Western Washington University
Department of Economics
516 High Street
Bellingham, WA 98225-9074
Information about this author at RePEc
NBER Working Papers and Publications
|July 2016||First Cabin Fares from New York to the British Isles, 1826-1914|
with Drew Keeling, Thomas Weiss: w22426
We present a continuous time series on first cabin passenger fares for ocean travel from New York to the British Isles covering nearly a century of time. We discuss the conceptual and empirical difficulties of constructing such a time series, and examine the reasons for differences between the behavior of advertised fares and those based on passenger revenues. We find that while there are conceptual differences between these two measurements, as well as differences in the average values, the two generally moved in parallel, which means that the advertised fare series can serve as a reasonable proxy for movement of the revenue-based fares. We also find that advertised fares declined over time, roughly paralleling the drop in freight rates for U.S. bulk exports, until around 1890, but therea...
|April 2016||The Impact of the Civil War on Southern Wealth Holders|
with Joshua Rosenbloom: w22184
The U.S. Civil War and emancipation wiped out a substantial fraction of southern wealth. The prevailing view of most economic historians, however, is that the southern planter elite was able to retain its relative status despite these shocks. Previous studies have been hampered, however, by limits on the ability to link individuals between census years, and have been forced to focus on persistence within one or a few counties. Recent advances in electronic access to the Federal Census manuscripts now make it possible to link individuals without these constraints. We exploit the ability to search the full manuscript census to construct a sample that links top wealth holders in 1870 to their 1860 census records. Although there was an entrenched southern planter elite that retained their...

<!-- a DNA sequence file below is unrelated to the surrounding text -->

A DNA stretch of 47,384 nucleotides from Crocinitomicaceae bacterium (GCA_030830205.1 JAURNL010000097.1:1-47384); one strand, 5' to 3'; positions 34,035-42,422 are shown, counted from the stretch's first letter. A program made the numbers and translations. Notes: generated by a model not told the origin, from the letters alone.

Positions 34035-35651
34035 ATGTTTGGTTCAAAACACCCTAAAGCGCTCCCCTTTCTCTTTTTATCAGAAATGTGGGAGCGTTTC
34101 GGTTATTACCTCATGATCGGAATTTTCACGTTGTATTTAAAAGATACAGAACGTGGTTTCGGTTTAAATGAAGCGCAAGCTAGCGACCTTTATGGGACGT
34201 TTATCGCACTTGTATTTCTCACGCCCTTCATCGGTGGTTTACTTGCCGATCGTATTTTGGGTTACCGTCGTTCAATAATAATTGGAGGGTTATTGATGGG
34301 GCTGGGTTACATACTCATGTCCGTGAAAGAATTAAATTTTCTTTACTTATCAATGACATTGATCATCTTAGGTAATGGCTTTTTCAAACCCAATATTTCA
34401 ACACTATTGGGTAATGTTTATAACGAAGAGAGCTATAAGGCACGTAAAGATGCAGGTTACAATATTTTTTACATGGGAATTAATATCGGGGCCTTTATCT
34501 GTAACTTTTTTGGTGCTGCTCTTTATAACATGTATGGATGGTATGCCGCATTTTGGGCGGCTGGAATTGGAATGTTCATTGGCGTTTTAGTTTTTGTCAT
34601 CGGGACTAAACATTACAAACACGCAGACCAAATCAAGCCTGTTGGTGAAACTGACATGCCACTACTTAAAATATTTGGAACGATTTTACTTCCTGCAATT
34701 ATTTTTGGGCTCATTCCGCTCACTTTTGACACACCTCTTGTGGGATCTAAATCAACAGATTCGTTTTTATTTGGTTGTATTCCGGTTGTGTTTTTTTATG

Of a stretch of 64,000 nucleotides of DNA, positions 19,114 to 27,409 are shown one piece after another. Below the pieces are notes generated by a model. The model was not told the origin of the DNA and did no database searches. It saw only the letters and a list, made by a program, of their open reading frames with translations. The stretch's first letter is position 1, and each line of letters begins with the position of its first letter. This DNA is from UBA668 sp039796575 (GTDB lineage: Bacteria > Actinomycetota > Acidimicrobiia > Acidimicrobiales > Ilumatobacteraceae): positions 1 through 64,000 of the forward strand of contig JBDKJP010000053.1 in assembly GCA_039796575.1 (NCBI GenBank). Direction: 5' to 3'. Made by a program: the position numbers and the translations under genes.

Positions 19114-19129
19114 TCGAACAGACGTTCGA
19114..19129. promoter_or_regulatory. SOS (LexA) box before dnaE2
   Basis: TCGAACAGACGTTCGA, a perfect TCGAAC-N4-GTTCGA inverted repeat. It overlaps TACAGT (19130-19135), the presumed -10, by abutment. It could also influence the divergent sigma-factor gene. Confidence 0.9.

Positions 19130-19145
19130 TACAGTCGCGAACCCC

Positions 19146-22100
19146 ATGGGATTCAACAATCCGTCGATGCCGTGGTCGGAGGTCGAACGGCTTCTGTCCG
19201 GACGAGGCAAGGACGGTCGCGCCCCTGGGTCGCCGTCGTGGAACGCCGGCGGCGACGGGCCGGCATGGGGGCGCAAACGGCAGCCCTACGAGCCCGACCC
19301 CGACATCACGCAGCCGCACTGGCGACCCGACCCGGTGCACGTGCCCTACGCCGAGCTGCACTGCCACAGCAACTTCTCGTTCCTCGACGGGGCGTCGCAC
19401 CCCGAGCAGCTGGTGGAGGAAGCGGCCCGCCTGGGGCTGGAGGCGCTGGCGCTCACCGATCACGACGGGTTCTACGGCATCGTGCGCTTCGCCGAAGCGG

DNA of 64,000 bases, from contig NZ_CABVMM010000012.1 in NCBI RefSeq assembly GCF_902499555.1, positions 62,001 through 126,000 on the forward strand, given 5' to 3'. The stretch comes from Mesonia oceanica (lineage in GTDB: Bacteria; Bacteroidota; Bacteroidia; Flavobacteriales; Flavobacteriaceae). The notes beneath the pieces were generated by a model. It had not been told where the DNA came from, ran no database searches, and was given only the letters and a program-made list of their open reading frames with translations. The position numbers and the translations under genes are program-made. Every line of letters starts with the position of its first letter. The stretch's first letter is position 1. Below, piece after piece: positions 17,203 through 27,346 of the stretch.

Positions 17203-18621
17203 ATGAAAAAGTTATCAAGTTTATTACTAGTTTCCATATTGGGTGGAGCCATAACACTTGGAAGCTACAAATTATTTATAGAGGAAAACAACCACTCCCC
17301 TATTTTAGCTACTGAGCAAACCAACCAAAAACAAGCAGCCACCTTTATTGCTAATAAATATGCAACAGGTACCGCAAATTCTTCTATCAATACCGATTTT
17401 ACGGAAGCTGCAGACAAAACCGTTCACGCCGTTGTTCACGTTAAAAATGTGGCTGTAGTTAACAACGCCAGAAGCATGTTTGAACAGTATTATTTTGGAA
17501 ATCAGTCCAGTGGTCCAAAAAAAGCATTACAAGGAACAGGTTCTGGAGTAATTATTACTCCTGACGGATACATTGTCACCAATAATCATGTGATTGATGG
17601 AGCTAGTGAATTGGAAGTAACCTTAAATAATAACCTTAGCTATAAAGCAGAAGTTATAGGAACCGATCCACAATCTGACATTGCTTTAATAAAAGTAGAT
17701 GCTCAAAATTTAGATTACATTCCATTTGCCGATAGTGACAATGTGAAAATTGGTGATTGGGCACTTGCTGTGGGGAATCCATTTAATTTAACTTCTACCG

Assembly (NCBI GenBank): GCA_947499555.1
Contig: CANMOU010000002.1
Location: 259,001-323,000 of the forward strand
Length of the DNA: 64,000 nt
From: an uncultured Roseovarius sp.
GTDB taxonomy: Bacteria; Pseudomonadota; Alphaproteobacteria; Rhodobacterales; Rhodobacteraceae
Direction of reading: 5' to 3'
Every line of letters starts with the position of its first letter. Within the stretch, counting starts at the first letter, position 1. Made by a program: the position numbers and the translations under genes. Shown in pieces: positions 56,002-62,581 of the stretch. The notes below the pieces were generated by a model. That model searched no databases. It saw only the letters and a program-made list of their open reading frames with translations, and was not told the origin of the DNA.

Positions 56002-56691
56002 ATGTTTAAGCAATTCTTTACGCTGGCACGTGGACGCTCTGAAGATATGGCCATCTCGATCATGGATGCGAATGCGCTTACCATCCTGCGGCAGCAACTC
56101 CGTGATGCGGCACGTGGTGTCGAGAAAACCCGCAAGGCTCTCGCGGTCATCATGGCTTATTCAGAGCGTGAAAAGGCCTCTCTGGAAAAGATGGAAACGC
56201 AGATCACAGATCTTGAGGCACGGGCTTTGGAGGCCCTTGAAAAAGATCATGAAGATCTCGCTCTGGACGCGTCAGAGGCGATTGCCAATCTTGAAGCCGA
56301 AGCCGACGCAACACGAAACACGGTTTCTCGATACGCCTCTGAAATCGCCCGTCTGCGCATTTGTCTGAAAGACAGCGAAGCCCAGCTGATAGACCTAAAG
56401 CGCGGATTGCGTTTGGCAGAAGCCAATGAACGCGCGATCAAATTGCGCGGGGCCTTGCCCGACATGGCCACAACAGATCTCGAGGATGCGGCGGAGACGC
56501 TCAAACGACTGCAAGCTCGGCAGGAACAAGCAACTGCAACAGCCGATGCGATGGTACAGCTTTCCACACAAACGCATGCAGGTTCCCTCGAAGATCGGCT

|April 2009||Fluctuations in Overseas Travel by Americans, 1820 to 2000|
with Alka Gandhi, Thomas Weiss: w14847
There were substantial fluctuations in the numbers of American overseas travelers, especially before World War II. These fluctuations in travel around the robust, long term upward trend are the focus of this paper. We first identify those fluctuations in the raw data and then try to explain the pattern of overseas travel in a quantitative way. As we show, despite the impact of a myriad of episodic events, the fluctuations in travel can be explained to a large extent by changes in the direct price of travel, changes in per capita GDP in the U.S., the extent of travel in the preceding year, and by periods of armed conflict in Europe. We attempt to explain some of the remaining variation for specific episodes in which the actual level of travel differed substantially from the predicted.
|May 2008||The American Invasion of Europe: The Long Term Rise in Overseas Travel, 1820-2000|
with Alka Gandhi, Thomas J. Weiss: w13977
Tourism today is an activity of substantial economic importance worldwide, and has been for some time. Tourism is also of substantial economic importance in the United States, sufficient to warrant the Bureau of Economic Analysis's establishing special accounts on travel and tourism. In this paper we investigate the long term rise in overseas travel by Americans. Over the course of the nineteenth and twentieth centuries the number of Americans going abroad rose from less than 2,000 travelers to over 26 million. The industry went from one confined to the elite of American society to what some have described as mass tourism. We document this rise by compiling a long term series on overseas travel, and describe the changes in the composition of the travelers, their destinations, and their...
Published: The long-term rise in overseas travel by Americans, 1820–20001 BRANDON DUPONT1, ALKA GANDHI2, THOMAS WEISS3,‡ Article first published online: 6 JUN 2011 DOI: 10.1111/j.1468-0289.2011.00610.x © Economic History Society 2011 Issue The Economic History Review The Economic History Review Volume 65, Issue 1, pages 144–167, February 2012